Fog Creek Software
Discussion Board

Knowledge Base
Terry's Tips
Darren's Tips

Making a "hidden" article

I am making a travel website using citydesk and there are pictures and comments I'd rather not share with the entire world.

Is there a way to make part of my citydesk website hidden or password protected? I'd like to maybe have a link I send only to friends or a private sector. Any ideas?

victor mclaughlin
Thursday, December 26, 2002

You can do a coupl'a things. I don't think CD however has a way to do this. Here's a little trick:

Make an index.html and index.htm or whatever your web host uses as an index document, then fill it with the error message you get when there is an Internal Server Error 500 or any other error a browser receives when something is wrong. You place this index file into your "secret" directory and when a user unexpectedly tries to view the directory contents they receive this "error message" heh, heh.

Or, you can have your web host set a directory up with certain permissions which require a login and a password. Or, you can get a program like flix and have your host install it ( they probably won't). It really depends on what your host is. If it's unix/linux I think you can use the .htaccess file (something like that, call your host) and you can do the security yourself.

There are a lot of other things you can do if you know how. But I like the fake index.html thing.


John Cesta
Thursday, December 26, 2002

The fake index file is a good idea, but it might be overkill.  If no-one knows about the existence of , then no-one is likely to try poking around there.

Alex Chernavsky
Friday, December 27, 2002

Just as well then. A secret area then is not required...problem solved.

BTW, the fake index takes about 10 minutes to create. You can even create it in CD itself and have CD FTP it to the site.

I think the original question was: Should someone happen to browse the secret directory they would want it to be restricted. BUt they would want to e-mail a URL to friends and point them to the secret directory.


John Cesta
Friday, December 27, 2002

Thanks for the advice, I understand the concepts that you all are talking about... the real problem I'm having is doing all this with CityDesk by itself. I set up my own website using HTML and uploading it how I want it... but I bought citydesk for my non-computer literate brother and he needs to be able to do all this within city desk.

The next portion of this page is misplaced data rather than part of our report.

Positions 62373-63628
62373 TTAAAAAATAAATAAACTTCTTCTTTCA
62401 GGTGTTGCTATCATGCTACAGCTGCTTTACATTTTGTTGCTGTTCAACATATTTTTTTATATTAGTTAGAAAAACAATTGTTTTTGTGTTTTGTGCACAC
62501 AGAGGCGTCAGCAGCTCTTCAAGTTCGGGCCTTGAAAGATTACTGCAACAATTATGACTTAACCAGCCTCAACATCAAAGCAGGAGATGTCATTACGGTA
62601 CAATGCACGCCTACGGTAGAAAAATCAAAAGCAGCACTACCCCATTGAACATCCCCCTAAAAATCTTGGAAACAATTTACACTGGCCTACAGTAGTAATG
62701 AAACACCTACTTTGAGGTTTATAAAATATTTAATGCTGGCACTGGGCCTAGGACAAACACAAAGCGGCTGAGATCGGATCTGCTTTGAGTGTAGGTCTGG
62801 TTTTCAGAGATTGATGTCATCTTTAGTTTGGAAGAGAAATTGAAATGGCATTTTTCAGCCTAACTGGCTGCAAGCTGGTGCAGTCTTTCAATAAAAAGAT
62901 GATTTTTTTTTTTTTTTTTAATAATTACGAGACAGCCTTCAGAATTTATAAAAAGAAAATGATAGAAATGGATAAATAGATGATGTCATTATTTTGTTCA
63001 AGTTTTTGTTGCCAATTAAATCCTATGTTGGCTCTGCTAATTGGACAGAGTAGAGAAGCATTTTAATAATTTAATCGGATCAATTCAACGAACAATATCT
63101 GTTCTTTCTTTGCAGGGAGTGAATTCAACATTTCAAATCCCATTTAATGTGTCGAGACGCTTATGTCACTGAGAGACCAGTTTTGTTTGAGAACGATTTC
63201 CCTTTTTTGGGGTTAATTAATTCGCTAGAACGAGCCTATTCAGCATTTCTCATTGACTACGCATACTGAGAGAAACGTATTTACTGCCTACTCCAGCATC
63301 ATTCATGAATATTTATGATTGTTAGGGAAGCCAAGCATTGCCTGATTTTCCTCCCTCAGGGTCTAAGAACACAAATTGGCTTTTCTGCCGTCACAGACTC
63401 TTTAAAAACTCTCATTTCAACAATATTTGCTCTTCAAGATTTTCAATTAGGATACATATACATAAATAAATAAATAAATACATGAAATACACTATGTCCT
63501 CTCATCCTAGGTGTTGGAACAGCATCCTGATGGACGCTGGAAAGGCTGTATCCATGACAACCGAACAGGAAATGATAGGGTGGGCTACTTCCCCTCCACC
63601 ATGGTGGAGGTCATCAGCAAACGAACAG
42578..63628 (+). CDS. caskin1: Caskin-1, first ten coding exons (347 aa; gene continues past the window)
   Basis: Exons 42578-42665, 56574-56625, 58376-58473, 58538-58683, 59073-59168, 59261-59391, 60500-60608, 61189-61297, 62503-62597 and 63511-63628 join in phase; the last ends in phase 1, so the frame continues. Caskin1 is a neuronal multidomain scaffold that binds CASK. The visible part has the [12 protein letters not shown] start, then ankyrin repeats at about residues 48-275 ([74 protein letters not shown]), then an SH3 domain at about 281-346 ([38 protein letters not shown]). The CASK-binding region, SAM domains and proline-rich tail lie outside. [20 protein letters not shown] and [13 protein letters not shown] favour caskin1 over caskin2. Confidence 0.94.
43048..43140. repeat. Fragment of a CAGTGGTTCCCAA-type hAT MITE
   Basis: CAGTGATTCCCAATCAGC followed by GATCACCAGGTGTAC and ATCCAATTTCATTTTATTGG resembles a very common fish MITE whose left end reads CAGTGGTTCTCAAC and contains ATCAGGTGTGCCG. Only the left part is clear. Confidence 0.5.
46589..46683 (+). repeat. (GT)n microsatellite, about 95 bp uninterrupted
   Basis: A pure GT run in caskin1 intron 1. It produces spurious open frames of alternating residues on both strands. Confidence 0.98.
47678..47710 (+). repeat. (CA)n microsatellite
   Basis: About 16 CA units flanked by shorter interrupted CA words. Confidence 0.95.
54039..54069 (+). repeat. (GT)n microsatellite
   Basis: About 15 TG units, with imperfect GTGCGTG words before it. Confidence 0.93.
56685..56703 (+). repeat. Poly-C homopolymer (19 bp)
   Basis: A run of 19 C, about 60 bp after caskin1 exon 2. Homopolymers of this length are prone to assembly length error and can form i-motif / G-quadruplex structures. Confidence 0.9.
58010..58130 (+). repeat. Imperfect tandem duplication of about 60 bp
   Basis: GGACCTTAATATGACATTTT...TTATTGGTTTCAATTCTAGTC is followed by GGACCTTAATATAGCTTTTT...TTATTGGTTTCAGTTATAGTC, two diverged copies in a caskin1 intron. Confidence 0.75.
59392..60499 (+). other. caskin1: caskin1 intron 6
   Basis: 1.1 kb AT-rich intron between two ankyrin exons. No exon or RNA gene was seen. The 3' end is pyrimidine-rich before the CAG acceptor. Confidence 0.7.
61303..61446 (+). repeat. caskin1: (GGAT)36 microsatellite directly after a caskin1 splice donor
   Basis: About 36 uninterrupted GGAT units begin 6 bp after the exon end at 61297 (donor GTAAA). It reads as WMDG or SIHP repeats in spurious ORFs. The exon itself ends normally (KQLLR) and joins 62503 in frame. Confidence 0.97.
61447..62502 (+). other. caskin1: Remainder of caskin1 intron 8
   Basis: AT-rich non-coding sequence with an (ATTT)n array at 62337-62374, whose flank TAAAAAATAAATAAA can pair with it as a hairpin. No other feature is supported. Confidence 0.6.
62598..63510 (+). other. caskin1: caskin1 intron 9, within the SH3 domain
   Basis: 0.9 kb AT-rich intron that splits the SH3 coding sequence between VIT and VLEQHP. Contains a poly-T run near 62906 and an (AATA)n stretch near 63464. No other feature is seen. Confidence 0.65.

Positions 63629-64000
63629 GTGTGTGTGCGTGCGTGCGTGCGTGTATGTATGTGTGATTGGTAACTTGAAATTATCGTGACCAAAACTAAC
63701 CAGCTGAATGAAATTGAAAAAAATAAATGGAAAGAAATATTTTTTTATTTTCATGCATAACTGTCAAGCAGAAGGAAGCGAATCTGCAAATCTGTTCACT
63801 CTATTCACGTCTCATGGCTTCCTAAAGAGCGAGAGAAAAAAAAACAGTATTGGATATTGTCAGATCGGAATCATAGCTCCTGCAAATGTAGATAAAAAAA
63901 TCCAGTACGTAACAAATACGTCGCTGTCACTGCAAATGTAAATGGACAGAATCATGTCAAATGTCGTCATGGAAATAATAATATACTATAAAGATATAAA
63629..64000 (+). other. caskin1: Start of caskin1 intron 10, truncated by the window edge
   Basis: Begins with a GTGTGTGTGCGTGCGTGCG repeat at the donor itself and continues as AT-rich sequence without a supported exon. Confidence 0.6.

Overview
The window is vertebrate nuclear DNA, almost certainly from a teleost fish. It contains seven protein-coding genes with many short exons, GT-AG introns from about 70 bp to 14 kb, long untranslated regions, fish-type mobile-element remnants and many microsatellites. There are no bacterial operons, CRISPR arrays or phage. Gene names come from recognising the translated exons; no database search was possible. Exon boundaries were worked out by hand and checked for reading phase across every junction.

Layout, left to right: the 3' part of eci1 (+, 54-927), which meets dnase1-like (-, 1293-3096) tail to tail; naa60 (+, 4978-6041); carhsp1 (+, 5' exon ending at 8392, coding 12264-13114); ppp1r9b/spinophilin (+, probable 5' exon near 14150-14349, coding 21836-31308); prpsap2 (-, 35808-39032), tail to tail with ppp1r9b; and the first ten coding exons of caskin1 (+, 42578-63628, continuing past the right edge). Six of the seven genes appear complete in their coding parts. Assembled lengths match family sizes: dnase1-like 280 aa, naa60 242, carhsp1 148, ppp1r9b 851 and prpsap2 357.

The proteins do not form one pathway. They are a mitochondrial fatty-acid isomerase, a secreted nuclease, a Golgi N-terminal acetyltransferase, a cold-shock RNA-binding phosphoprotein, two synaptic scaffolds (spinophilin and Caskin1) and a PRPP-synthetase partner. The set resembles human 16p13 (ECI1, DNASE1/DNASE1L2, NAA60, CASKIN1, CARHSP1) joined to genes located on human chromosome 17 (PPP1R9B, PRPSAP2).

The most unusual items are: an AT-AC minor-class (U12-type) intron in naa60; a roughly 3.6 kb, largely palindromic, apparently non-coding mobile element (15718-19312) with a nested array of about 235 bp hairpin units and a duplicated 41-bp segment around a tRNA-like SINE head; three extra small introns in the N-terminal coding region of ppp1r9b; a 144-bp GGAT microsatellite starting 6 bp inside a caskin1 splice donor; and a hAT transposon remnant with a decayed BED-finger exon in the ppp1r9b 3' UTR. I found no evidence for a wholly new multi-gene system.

I set the "audiences", but all that did was make acessible directories on the index.html page; it didn't keep either of them hidden or private. Any other ideas?

victor mclaughlin
Friday, December 27, 2002

CityDesk can publish any type of file.

If your website is being run on an Apache host, you can create a file called ".htaccess" (it may work on IIS, too, but I avoid IIS personally). You may need to configure CityDesk to properly understand this filename (because it looks just like an extension). A quick test didn't let CityDesk edit .htaccess immediately; I suspect I could add it as a known extension and it would work. An htaccess like the one that follows would give password validation:

AuthUserFile /home/mysite/group-pass.pwd
AuthName    "My Hidden Site"
AuthType    Basic
order deny,allow
require valid-user

Unfortunately, you'll also need to use the command-line and a program called "htpassword" to create "group-pass.pwd". So, this can't be done entirely within CityDesk, but this is a relatively secure way of protecting a directory (as long as the goup-pass.pwd file is NOT in the directory of files shared; my site would be in /home/mysite/www/*).

Alternatively, you can create a JavaScript application which does this, but that is inherently insecure (the question/answer response would be visible in the page itself).


Austin Ziegler
Sunday, December 29, 2002

Old post, but I just thought to add, that you can create your own .htpasswd files (where you keep the usernames/passwords) without the need to telnet to the server and run the command line htppaswd!

Just go to and paste the result (like "test:49JtMU7ty4V.2") in a file, each on its own line.

Wednesday, February 19, 2003

*  Recent Topics

*  Fog Creek Home